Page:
Yosemite is a magical piece of nature that I’m lucky enough to share a state with. I grew up camping near Yosemite, and I remember the first time entering the park being awestruck by how majestic and just massive all the rocks are here. It’s definitely worth an adventure to see your Mac screensaver in real life and to feel extra small.
What to See (and How to See It)
There is a lot of nature to be seen while in Yosemite, so plan ahead and think about what hikes you want to do when, taking into account some hikes will leave you sore and tired after! I use the REI app to plan out my hikes and track which trails I’m going to take. Below are some of my highlights from my adventures in Yosemite.
Half Dome is possibly the most iconic rock formation I know of, and you can see it from almost everywhere in Yosemite Valley as soon as you enter through the tunnel. The best view of Half Dome is from Glacier Point, however the best experience with Half Dome is to brave the 16+ mile hike to the top! It’s one of the best experiences I’ve ever had (and also one of the most challenging days mentally and physically of my life) but worth every minute. This hike earned it’s own blog post here.
El Capitan heard me say Half Dome is the most iconic rock formation in the world and is now upset! This equally famous, massive wall of granite is best viewed at the Tunnel View stop as you enter the valley through the tunnel. You’ll also be able to see it from honestly anywhere you go within Yosemite Valley as well!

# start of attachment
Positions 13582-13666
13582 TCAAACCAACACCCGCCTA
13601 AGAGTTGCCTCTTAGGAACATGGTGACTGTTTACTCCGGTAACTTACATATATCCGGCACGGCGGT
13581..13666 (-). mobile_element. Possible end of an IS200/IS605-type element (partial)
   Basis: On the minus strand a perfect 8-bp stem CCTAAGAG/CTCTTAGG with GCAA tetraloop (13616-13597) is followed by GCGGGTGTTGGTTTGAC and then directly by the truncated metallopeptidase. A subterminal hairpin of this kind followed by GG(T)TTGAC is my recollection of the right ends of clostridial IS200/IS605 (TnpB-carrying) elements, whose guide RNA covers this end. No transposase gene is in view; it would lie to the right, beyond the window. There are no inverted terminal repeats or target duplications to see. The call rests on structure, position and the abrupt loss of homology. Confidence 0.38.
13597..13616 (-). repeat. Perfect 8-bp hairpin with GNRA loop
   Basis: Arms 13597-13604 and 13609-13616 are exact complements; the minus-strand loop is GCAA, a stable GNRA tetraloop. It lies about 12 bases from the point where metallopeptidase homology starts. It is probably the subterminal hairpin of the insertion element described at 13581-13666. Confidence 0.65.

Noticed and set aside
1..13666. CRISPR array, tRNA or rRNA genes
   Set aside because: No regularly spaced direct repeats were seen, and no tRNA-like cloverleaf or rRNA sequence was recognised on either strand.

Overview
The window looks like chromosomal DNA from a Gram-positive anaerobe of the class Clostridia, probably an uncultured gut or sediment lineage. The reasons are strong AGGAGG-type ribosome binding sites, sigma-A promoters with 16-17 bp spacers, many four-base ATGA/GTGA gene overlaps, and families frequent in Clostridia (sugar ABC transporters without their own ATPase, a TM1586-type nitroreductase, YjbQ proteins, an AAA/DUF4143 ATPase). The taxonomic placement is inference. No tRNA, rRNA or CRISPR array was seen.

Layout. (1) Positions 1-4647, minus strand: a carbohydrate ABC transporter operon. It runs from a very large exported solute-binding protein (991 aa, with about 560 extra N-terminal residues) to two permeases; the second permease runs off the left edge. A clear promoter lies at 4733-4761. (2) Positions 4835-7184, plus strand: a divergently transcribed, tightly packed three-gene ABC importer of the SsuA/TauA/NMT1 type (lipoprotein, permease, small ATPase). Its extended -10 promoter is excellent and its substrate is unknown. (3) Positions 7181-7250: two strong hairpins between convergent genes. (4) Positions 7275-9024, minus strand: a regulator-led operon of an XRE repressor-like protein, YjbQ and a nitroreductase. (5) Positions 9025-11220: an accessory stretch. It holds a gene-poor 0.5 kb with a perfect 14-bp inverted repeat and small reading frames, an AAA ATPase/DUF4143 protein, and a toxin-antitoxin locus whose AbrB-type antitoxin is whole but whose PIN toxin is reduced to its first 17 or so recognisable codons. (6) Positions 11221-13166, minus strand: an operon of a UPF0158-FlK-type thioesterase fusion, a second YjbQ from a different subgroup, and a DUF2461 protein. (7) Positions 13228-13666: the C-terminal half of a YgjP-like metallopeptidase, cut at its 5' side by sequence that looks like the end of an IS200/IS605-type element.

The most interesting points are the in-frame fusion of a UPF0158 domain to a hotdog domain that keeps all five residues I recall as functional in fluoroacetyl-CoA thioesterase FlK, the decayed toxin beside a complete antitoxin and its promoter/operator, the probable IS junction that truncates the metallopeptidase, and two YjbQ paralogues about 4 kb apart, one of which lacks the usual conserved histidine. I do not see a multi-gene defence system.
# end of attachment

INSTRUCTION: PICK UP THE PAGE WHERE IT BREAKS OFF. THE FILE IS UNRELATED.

The best view in Yosemite National Park in my humble opinion. Here you can see the entire valley, and get a clear view of Half Dome, the 15 miles you hiked to get there, and catch glimpses of the waterfalls. It’s super accessible via car – just drive all the way to the top and walk about 10 minutes out to the view point! You can also hike up to Glacier Point.
Mist Trail to Vernal Falls
My best recommendation to people visiting Yosemite is to do the stair master in advance, and Mist Trail is the number one reason why! This is the more difficult route up to Vernal falls, however the benefit of getting up close and personal with Vernal Falls the whole way is worth it. You’ll hike up 100s of granite steps but be rewarded with beautiful views the whole time. During spring and early summer, you’ll also get a lovely mist from the waterfall. As the season progresses and the water flow lessens, so does the refreshing mist.
Another one not for the faint of heart! Getting to the top of Nevada falls is equivalent to finishing a little more than half of the the hike to the top of Half Dome, and doing most of the challenging portion. After Mist Trail, you can keep heading up 100s of more granite steps to reach the top of Nevada Falls. This trail is TOUGH, but a killer workout for some of the best views in the park. You then come down through John Muir Trail, a much more gentle path with a gradient instead of stairs. You can reverse the path or take John Muir as an out and back, but I prefer going up the steps instead of down.
Lower Yosemite falls is a gentle stroll through a lovely meadow and some nice trees. This can be completed in about 20 minutes, and i believe is also completely wheelchair accessible. It’s an easy hike to see the falls quickly. If you’re up for it, it’s much more strenuous to make it the 8 miles up and back to Upper Yosemite Falls and Yosemite Point. I haven’t made it up this one yet, but it’s on my list!